Whether the ambiguity we have sown (regarding likely US response to other State and non-State actions) was by design or not, I think it is an incredibly important/dangerous development.

I think we can all agree that surprise is a good thing when applied to military activity (except of course when we surprise ourselves... hello this isn't the enemy we planned for... that is a not so good surprise).

An analogy (please bear with me)...

However, surprise is not so good when your girl friend's father comes home early and finds his baby naked and in your arms... However, you can deal with this surprise if you had some reasonable expectation of his reaction (e.g. throws you out of the house and tells you not to return).

If, however, his response is cut off your package, break both your knees, and drop you off naked in the middle of the country... well that is a rather bad surprise.

If there was this much ambiguity there would be very little dating and our supply of warrior babies would drop to a dangerously low level.

From Grand Strategy point of view we want and need to be predictable... one way or another... its the only way to maintain some semblence of global stability.

I vote for Fathers with a more predictable response...

Unless of course it involves my two teenage daughters... That blade is well honed

Live well and row

Ken White
04-30-2008, 10:16 PM
Ken: By design?That doesn't mean it was a major issue, merely a synergistic side effect.One of many such small benefits if the operation succeeded but that would not be too harmful should it not succeed.I was thinking more unintended but not unwelcome side effect. Although I am sure there is someone out there writing their book who will remember it differently. For it to be a design feature some prescient US foreign policy wonks on Sept. 12th must have 'felt the force' flowing through all those non-linear outcomes until they clearly saw the confusion a disproportionate response would sow in their enemies.Eminently possible, we'll find out some day. Maybe. Just a shame they could not have foreseen a few other things while they were at it.We can agree on the thrust of that if not the wording. It was foreseen, those who foresaw were simply ignored.And there was I thinking you were a cynic rather than a true believer.Unsure what you mean by that. If it is that I am a supporter of the way things are being done, you're quite wrong. I have said before I wouldn't have done a lot of things the way they're being done. Wasn't my call. I do agree that some response above Afghanistan was long overdue and that Iraq makes strategic sense. Things don't have to be done my way to be work.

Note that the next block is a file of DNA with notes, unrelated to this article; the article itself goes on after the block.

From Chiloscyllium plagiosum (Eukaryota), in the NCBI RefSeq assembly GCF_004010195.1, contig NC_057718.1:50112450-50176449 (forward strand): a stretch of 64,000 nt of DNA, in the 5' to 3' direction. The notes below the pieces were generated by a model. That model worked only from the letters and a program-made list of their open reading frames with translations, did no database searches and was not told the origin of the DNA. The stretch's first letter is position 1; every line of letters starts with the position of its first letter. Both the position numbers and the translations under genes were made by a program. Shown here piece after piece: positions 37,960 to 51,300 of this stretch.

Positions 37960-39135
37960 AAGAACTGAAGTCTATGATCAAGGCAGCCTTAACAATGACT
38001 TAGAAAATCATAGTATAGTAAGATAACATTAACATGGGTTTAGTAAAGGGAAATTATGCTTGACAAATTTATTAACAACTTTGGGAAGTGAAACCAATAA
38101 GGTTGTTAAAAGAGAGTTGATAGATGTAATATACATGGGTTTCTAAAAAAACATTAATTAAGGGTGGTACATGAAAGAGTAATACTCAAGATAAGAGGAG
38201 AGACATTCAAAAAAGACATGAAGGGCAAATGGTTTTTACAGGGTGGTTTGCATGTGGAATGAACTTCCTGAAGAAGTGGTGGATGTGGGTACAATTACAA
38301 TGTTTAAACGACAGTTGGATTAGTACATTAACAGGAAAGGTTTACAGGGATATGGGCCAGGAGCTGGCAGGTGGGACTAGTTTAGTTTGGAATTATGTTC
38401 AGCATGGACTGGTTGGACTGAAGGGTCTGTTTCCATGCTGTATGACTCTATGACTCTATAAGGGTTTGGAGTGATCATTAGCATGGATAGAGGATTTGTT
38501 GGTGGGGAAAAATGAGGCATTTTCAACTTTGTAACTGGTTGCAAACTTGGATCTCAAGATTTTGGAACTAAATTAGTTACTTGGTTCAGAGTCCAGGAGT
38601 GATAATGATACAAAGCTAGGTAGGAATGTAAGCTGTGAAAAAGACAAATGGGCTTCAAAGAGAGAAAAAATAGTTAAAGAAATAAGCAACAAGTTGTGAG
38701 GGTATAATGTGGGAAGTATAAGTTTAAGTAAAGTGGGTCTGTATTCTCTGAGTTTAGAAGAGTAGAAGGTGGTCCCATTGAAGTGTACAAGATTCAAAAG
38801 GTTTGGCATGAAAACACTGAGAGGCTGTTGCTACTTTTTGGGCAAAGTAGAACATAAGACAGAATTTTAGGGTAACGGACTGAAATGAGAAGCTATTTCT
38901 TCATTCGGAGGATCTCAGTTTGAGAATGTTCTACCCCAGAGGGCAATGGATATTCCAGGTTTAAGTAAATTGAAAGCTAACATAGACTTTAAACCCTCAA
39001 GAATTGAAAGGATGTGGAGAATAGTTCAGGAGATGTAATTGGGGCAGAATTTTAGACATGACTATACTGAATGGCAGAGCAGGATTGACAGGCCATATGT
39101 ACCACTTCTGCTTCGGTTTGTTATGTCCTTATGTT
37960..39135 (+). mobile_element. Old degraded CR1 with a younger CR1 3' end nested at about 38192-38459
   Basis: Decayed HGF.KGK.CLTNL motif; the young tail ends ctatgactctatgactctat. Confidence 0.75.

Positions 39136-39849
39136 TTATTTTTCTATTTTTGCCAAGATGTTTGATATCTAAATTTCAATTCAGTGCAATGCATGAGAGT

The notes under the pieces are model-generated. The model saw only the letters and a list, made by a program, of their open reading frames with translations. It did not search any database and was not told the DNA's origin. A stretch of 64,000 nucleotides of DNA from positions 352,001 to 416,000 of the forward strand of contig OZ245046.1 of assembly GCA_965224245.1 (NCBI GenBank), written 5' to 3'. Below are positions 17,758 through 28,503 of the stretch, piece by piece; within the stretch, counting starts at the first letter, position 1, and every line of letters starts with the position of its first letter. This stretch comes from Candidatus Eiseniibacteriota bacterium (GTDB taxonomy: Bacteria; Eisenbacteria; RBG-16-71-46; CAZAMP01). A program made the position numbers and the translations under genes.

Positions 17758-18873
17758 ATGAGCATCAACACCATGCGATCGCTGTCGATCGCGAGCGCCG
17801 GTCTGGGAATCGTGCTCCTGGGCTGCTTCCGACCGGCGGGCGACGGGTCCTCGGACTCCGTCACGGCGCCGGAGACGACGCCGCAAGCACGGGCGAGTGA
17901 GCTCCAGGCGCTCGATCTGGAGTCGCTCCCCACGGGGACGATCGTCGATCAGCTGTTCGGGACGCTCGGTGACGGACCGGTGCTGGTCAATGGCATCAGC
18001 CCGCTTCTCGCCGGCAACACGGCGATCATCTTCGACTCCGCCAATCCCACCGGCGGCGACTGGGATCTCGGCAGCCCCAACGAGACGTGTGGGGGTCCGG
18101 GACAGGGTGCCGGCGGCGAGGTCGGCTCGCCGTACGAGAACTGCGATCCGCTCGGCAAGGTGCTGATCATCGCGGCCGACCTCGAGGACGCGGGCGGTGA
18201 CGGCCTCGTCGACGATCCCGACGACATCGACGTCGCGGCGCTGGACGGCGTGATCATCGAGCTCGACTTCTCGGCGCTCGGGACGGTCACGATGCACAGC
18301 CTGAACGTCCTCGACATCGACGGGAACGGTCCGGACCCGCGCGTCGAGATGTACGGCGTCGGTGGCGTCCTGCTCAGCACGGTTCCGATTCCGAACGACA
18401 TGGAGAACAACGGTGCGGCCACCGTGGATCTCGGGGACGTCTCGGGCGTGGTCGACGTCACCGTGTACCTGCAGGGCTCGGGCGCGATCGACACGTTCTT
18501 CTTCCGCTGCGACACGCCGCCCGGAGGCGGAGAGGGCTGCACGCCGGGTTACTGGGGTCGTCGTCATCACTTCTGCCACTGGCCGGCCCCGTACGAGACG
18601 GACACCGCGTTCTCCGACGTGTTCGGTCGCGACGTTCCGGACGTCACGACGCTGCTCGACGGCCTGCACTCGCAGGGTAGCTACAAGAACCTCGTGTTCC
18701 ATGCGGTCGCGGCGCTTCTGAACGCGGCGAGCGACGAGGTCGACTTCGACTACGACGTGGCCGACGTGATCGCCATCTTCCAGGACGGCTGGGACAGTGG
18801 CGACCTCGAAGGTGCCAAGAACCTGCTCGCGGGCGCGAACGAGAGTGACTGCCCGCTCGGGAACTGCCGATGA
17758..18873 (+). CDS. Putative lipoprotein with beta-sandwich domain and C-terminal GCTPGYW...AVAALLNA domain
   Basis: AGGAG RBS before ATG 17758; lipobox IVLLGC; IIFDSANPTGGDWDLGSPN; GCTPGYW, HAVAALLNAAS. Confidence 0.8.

Though it would usually be helpful to all if they were done that way ;) .

Ken White
04-30-2008, 10:52 PM
Whether the ambiguity we have sown (regarding likely US response to other State and non-State actions) was by design or not, I think it is an incredibly important/dangerous development.I think we have historically acted erratically in this sense. Most of our wars over the last 200+ years began,as did this one, because someone believed the flaky Americans would not react. Always a bad mistake.

We're busy worrying about Britney and what designer beer to buy and we do not have time for this esoteric 'war' B.S. -- so some idiot starts one and all we want to do is go in there and wreak death and destruction and get back to our navel contemplation.

Thus I contend that we ARE, historically, unpredictable in the depth and extent of our reaction. I have long (since 1979) contended that Carter could have backed Iran down on the hostages without war and that his failure to do so, followed by Reagan's, Clinton's and Bush 41's failures to react in the ME were an invitation to disaster.